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How a Football Game Became a Racial Scrimmage

Two Powerhouses -- One From D.C., One From Md. -- Feel Wronged by Allegations of On-Field Epithets

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Washington Post Staff Writers
Saturday, September 27, 2008; Page B01

CUMBERLAND, Md. -- In the third quarter of a game against Fort Hill High School, a tearful defensive end from Dunbar High threw his helmet to the ground and kicked it. Suddenly, a Friday night encounter that had been all about football was all about race.

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Arranged as a long-distance matchup of two football powers, the Sept. 19 game pitted a black team from the Shaw neighborhood of Northwest Washington against a mostly white team from rural western Maryland.

Leading the Sentinels 14-8, the visiting Crimson Tide walked out of Greenway Avenue Stadium as the coach contended that his players had been targets of racial taunts. The home team, which could end up winning by forfeit, denied the accusations.

In subsequent interviews, four Dunbar players and the father of a fifth have said that the team was subjected to a barrage of racial epithets that night -- principally the N-word -- uttered by Fort Hill players as they brushed past on the field, faced off at the line of scrimmage or picked themselves up from a pileup. Some of the players and their families said it was the first time they had heard the word uttered in hate.

"It was kind of a shock to him," said Richard Hughes II, father of defensive end Richard Hughes III. "Just never had anything like that happen before." His son's flash of temper on the sidelines drew an unsportsmanlike-conduct penalty, the first of three 15-yard penalties assessed against Dunbar as the game unraveled.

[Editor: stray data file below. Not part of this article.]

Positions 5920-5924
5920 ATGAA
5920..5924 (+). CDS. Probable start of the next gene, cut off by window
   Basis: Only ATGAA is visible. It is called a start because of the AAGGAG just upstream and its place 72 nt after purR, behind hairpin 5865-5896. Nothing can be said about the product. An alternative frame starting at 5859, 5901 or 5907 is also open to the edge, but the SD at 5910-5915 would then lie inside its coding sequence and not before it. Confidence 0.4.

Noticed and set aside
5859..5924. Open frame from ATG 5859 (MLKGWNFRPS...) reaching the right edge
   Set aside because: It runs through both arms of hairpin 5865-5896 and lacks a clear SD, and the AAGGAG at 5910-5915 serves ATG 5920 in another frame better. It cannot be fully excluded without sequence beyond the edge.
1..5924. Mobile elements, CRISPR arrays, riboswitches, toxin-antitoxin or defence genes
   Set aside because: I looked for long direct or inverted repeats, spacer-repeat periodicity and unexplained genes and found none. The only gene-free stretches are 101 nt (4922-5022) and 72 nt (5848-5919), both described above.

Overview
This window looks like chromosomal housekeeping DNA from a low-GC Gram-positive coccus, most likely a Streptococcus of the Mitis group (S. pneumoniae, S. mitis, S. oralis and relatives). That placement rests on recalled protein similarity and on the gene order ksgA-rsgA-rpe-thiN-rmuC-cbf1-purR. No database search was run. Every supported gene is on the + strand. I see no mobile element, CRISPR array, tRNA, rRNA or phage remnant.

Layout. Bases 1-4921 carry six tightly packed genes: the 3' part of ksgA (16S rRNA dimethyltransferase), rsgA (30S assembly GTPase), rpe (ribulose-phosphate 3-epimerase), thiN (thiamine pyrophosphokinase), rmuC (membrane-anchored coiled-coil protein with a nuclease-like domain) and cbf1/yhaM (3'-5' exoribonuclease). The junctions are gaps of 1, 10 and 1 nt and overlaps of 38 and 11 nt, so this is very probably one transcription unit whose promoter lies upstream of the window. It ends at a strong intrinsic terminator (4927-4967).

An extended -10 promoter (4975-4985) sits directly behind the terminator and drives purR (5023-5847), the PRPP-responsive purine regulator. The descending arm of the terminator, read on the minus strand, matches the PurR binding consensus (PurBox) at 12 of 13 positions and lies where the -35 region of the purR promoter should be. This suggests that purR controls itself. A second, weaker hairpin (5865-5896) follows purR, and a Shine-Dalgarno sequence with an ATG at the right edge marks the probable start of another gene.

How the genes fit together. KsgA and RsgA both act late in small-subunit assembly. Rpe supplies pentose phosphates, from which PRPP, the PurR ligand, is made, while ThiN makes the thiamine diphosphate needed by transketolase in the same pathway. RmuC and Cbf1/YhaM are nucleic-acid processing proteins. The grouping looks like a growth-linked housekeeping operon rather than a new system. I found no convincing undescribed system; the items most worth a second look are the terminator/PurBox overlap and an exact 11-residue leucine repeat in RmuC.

Players and coaches from Fort Hill denied hearing any racial epithet on the field. There is only one account on the Fort Hill side of a racially offensive comment from the stands.

Referee Robert M. Broadwater said afterward that he and other game officials heard no "inappropriate language." But Broadwater wrote: "There is a lot of close contact between players, so a lot of conversation can take place that is not heard by any of the officials."

A civil rights investigation is underway in the Maryland attorney general's office. Interviews with coaches, players, parents and supporters of both teams suggest that the damage has been done. Dunbar players said they suffered a serious indignity. Fort Hill students said they were slandered.

This is the second allegation of racism in a year for Fort Hill, whose principal banned displays of the Confederate flag in March after a black family reported being chased from the school by racial intimidation. Civil rights advocates see an ugly pattern. Defenders of Fort Hill say the Dunbar team and its coach, Craig Jefferies, exploited the stain left on the school by the Confederate flag incident.

"We're at a major disadvantage here," said Max Green, a senior and Fort Hill campus leader. "There's nothing we can do to take back what [Jefferies] said."

Fort Hill and Dunbar have more in common than good football teams. Both schools have had to fight for respect.

Fort Hill, built in 1936 near a Civil War breastworks, is on the less-affluent side of this Allegany County town. The better-off in Cumberland, population 22,000, attend rival Allegany High School. Fort Hill is predominantly white, with about 60 black students out of more than 1,000. Two-fifths of its students come from families poor enough to qualify for federal meal subsidies. SAT scores fall nearly 100 points below the national average.


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